Plant genetic identity of foundation tree species and their hybrids affects a litter‑dwelling generalist predator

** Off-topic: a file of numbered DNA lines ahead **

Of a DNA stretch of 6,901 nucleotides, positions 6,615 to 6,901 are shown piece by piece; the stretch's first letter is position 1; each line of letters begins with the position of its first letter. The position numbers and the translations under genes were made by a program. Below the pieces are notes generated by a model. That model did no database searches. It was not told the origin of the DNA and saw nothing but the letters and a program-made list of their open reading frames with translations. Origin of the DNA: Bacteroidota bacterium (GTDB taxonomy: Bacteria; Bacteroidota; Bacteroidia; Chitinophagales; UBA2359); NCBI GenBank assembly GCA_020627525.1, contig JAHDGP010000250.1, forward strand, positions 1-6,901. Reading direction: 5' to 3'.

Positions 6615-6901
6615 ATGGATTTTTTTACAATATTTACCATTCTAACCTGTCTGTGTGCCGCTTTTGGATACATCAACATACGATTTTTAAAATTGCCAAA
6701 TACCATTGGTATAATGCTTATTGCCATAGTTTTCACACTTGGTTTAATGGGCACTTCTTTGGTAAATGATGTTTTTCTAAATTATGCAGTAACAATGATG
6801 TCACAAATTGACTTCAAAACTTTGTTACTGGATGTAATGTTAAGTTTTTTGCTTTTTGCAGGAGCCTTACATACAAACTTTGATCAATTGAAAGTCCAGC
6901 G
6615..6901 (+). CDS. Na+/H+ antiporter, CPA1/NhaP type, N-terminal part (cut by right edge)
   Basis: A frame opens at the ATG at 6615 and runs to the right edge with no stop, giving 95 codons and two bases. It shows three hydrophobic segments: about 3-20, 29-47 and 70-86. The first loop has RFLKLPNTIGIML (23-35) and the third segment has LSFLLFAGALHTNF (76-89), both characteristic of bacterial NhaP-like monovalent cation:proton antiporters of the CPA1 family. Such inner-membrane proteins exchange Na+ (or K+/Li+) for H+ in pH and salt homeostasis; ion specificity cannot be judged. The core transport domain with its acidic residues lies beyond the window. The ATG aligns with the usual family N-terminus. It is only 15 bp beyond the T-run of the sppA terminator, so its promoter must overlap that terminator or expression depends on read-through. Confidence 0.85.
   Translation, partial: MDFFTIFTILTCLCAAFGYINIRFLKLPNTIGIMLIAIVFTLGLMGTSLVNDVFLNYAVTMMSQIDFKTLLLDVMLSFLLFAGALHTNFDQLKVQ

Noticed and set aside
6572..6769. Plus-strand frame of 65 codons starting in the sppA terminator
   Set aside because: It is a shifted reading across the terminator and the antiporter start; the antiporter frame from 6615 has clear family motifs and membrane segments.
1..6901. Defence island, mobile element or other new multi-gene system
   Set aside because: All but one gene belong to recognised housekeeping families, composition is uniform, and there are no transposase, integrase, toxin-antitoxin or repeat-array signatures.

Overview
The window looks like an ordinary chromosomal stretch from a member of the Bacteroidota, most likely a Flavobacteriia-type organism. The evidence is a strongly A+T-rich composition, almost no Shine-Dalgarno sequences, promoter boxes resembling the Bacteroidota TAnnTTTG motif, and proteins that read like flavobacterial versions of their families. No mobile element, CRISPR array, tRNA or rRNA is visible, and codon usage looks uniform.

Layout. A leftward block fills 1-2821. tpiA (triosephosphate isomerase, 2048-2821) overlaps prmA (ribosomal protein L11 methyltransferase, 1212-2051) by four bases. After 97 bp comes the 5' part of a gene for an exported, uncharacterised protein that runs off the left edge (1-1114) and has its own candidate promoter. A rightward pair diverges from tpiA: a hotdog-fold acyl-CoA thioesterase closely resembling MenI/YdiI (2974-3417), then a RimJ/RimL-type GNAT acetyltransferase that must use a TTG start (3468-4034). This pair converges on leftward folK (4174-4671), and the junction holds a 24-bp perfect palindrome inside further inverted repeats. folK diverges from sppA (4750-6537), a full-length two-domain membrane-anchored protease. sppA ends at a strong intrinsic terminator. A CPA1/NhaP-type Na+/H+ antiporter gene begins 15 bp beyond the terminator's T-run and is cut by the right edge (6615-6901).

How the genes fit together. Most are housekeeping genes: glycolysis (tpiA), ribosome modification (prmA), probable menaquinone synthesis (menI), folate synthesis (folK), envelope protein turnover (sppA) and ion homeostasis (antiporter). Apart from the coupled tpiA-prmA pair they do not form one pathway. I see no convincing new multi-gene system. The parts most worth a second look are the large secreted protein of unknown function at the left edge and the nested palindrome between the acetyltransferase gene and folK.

The effects of plant genetics on predators, especially those not living on the plant itself, are rarely studied and poorly understood. Therefore, we investigated the effect of plant hybridization and genotype on litter-dwelling spiders. Using an 18-year-old cottonwood common garden, we recorded agelenid sheet-web density associated with the litter layers of replicated genotypes of three tree cross types: Populus fremontii, Populus angustifolia, and their F1 hybrids. We surveyed 118 trees for agelenid litter webs at two distances from the trees (0–100 and 100–200 cm from trunk) and measured litter depth as a potential mechanism of web density patterns. Five major results emerged: web density within a 1-m radius of P. angustifolia was approximately three times higher than within a 1-m radius of P. fremontii, with F1 hybrids having intermediate densities; web density responded to P. angustifolia and F1 hybrid genotypes as indicated by a significant genotype × distance interaction, with some genotypes exhibiting a strong decline in web density with distance, while others did not; P. angustifolia litter layers were deeper than those of P. fremontii at both distance classes, and litter depth among P. angustifolia genotypes differed up to 300 %; cross type and genotype influenced web density via their effects on litter depth, and these effects were influenced by distance; web density was more sensitive to the effects of tree cross type than genotype. By influencing generalist predators, plant hybridization and genotype may indirectly impact trophic interactions such as intraguild predation, possibly affecting trophic cascades and ecosystem processes.